Juvenile in a detention center

Juvenile Delinquency, Learning Disorders, and Vision

While most parents are pretty consistent when it comes to taking their children to the pediatrician for the scheduled wellness exams, research shows that they are less vigilant about their child’s vision. According to the Better Vision Institute, only 14 percent of children have had a comprehensive vision exam before they enter first grade.

This belies the American Optometric Association’s guidelines that all children should have had three exams by this time: one at six months, one at age three, and one again before entering school. The reason? One in 10 children (10 percent) is at risk for an undiagnosed vision issue.

While many schools do perform vision screenings on site, studies show that these basic screenings (such as the Snellen eye chart) only detect 20-30 percent of vision problems in schools. Meaning that nearly 80 percent of children with a vision issue is getting lost in the shuffle, often being wrongly labeled as having a learning issue. This was seen in one study, where researchers discovered that 95 percent of nonreaders in first grade had significant vision problems. In fact, they had nearly 2.5 times more visual problems than first grade high achievers.

This makes sense on many levels, especially when you consider that UCLA doctors found that 80 percent of learning in the classroom is visual. Therefore, when children cannot see, they likely cannot learn as well either. This was proven out when teachers reported that glasses help students become more engaged in the classroom.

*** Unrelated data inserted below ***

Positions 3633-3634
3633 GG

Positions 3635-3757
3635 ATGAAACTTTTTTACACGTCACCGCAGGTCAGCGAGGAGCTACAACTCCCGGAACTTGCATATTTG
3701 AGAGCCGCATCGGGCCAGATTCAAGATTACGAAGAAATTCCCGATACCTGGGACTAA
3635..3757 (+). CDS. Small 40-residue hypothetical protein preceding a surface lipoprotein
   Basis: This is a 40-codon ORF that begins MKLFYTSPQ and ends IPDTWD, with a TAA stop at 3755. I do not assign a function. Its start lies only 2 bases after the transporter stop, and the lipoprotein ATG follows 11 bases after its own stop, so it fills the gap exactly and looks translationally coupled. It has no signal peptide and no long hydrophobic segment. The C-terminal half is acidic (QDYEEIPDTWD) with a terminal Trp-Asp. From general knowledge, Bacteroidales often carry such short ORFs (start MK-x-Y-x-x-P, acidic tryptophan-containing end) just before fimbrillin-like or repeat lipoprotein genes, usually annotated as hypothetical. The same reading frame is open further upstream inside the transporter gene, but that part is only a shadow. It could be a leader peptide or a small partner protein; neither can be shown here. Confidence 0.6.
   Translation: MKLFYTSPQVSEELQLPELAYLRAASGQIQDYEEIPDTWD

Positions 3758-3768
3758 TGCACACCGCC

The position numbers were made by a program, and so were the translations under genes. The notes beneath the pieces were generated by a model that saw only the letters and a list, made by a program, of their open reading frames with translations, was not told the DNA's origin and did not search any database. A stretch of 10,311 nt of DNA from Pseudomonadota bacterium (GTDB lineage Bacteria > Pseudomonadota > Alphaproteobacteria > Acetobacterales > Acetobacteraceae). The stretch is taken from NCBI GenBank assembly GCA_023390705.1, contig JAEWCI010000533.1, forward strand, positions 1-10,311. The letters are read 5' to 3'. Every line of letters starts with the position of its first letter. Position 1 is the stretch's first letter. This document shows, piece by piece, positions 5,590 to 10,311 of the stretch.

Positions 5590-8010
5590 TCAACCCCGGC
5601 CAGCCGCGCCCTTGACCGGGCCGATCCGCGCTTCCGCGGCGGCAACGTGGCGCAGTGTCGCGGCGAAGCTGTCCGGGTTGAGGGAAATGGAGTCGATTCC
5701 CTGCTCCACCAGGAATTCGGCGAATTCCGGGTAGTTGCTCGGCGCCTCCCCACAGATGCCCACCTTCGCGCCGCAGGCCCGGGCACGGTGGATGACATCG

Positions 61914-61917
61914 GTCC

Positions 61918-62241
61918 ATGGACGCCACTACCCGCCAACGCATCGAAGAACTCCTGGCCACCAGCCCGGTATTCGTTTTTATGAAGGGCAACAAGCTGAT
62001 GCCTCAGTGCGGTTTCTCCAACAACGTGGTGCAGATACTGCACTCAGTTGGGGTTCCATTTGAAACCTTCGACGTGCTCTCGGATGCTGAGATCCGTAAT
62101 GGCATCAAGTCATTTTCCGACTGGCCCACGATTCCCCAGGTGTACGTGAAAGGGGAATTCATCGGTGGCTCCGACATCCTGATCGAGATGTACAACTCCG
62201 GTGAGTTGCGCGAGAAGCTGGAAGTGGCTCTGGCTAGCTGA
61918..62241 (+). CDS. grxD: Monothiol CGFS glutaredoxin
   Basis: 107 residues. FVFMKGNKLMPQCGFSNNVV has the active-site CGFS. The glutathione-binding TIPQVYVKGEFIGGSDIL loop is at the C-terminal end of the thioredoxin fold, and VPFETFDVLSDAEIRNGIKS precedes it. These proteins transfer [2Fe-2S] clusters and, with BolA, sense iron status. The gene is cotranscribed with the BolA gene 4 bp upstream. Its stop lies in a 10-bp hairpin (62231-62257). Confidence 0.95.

When kids were better able to see a classroom board and read the words in a book, they were not only more confident about participating in class, but the class as a whole experience fewer disruptions.

This was also seen in the California juvenile detention system. Researchers found that 35 percent of adolescents in juvenile detention centers had uncorrected refractive errors, as compared to 22 percent in the public school system. Even more telling is that when the children in the system received on-site optometric vision therapy, recidivism (repeat offenders) reduced from 45 percent to just 16 percent.

Clearly eye exams do more than just check your ability to read or see distances. They give you an inside look into your health, reduce your risk for chronic disease, and may even help keep our children in the classroom, achieving their dreams.

Share this page:

Related Articles

Two girls studying together
It's important to understand what common vision problems are with children so that they can see their best. Here are FAQs surrounding the most popular vision concerns for kids.
Boy playing with toy planes
It's a common scenario: you start to notice that your child is blinking and squinting frequently, sitting only inches away from the screen during TV time, and holding that book a little too close to their face while reading.
Girl studying with mother
One of the most treasured moments for parents is when their newborn first opens his or her eyes and makes eye contact with you. But what exactly does your newborn see?